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In addition to being known as a medical science, Ayurveda is also known as a life science. It takes a preventive rather than curative approach to illnesses, believing that maintaining good health to be free from diseases is better than seeking treatment after an illness develops.
To this end, it advocates the concept of pathya-apathya which identifies wholesome and unwholesome diet and nutrition practices we should keep in mind every day. It’s believed that eating food that balances your doshas and has the ideal combination of all 6 rasas prevents diseases and promotes longevity.
This notion is completely wrong. Your Ayurvedic doctor will make dietary restrictions on the basis of the doshas that need to be balanced in your body. Take these examples
Those with aggravated kapha may have to go easy on oily foods to counteract the oily qualities of kapha.
People with aggravated vata are advised to have more of warm and soft foods, like ghee, to balance the dryness of vata.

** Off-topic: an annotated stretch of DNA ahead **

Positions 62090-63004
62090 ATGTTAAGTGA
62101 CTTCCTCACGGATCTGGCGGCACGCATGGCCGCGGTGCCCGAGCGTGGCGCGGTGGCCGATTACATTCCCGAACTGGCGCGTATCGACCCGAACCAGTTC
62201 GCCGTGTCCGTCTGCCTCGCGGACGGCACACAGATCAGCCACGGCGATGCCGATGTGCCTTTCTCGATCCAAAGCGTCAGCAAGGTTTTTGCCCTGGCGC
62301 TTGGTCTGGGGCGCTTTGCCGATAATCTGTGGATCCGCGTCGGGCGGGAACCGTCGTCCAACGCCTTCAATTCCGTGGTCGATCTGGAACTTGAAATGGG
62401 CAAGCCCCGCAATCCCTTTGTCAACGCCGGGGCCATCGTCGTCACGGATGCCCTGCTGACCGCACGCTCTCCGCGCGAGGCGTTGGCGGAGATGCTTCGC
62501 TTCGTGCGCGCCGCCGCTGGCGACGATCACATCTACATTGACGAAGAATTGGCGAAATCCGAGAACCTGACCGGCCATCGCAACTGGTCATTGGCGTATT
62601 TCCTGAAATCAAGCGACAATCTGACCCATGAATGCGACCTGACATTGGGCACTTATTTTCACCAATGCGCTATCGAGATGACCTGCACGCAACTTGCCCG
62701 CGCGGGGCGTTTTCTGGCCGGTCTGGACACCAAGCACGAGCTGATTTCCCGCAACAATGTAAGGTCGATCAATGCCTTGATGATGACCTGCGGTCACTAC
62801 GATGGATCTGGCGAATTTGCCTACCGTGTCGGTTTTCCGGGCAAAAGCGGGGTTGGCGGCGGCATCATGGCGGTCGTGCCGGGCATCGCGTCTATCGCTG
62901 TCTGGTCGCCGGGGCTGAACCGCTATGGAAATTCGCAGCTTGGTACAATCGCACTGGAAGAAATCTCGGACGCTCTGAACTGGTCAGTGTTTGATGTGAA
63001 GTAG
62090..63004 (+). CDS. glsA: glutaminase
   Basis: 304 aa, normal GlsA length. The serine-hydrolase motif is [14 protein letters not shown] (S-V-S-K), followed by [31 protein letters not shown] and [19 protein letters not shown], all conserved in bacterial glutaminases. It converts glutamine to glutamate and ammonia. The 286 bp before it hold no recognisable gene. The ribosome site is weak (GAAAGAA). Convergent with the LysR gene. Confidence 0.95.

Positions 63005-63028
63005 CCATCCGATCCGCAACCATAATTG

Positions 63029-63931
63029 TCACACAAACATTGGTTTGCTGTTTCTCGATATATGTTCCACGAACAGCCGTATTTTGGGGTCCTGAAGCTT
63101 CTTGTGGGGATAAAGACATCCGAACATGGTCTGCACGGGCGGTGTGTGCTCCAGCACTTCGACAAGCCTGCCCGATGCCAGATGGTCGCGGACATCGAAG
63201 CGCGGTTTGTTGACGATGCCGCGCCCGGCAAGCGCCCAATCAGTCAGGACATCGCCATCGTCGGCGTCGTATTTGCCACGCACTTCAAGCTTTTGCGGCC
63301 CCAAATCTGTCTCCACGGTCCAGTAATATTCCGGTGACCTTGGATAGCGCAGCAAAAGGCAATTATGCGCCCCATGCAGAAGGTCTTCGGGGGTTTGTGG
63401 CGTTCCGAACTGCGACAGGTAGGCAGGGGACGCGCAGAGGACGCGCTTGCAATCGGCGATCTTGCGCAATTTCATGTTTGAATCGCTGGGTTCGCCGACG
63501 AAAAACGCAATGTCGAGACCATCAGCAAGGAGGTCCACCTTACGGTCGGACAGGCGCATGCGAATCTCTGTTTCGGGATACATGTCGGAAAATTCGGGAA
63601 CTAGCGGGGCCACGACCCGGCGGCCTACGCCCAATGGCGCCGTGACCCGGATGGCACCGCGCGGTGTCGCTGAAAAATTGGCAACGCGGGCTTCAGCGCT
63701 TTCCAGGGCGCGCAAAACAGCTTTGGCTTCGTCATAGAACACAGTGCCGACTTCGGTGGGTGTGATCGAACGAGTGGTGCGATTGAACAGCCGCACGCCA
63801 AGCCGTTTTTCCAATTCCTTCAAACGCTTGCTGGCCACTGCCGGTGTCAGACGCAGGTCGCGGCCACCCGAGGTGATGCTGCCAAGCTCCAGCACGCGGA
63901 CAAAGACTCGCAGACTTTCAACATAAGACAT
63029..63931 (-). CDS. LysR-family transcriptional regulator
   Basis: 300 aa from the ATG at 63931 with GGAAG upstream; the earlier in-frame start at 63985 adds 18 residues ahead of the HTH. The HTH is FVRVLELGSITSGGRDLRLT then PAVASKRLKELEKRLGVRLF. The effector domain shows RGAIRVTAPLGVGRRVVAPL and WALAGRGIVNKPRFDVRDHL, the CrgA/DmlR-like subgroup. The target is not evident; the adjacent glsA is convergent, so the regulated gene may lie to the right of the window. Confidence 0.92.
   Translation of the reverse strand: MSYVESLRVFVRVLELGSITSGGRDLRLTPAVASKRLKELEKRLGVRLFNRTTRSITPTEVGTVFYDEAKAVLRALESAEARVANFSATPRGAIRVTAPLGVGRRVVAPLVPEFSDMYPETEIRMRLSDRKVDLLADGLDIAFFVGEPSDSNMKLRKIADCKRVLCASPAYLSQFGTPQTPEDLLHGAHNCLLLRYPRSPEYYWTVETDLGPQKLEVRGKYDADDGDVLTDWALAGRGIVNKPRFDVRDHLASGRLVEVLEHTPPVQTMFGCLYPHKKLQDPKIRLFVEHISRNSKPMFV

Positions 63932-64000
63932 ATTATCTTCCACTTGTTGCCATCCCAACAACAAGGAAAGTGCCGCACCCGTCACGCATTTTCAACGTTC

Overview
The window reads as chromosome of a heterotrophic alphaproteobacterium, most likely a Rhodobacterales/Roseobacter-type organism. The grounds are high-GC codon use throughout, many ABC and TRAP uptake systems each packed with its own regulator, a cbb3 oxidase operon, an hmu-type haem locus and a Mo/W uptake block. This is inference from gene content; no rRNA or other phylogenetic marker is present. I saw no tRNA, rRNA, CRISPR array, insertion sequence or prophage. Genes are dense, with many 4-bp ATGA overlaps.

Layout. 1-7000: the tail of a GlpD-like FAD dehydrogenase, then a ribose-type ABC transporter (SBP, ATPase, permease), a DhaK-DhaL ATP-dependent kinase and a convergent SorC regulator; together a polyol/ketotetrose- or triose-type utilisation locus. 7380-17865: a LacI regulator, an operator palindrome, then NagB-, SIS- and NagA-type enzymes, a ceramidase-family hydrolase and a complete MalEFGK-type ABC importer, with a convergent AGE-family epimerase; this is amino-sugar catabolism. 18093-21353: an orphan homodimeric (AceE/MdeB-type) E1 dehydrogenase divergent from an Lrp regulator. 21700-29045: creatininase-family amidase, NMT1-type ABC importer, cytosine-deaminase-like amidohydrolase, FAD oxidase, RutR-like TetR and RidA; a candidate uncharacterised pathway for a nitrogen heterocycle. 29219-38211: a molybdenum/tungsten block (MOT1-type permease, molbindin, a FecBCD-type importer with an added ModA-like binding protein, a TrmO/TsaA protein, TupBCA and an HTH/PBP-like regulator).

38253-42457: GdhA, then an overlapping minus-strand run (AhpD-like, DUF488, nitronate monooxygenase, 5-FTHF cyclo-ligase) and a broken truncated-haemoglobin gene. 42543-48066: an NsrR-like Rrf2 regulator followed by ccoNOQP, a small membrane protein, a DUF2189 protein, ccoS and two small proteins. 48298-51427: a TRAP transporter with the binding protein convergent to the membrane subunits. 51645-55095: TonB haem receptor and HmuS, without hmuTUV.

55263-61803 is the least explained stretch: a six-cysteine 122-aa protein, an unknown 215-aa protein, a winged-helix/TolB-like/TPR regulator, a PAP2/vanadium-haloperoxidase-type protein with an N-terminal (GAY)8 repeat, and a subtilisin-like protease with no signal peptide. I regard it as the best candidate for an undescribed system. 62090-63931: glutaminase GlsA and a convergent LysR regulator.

For pitta aggravation, you may have to reduce the spices in your diet as Pitta is extremely hot and fiery. All these modifications are easy to make and can be incorporated easily into your daily meal plans without any hassle or pain.
Not at all! Most of Ayurvedic remedies are dependent on the things you’d easily find in your home, for e.g pepper, honey, almonds, cinnamon, elaichi, and haldi. Also, any herbs that are prescribed by Jiva doctors for a specific condition are easily available at the pharmacy and can even be delivered to your home.
Ayurveda recommends a healthy lifestyle, complemented by fresh, organic, and seasonal produce. Packed processed foods and drinks are a strict no-no, but any range of home cooked meals, prepared with love and on sattvik guidelines are always welcome!
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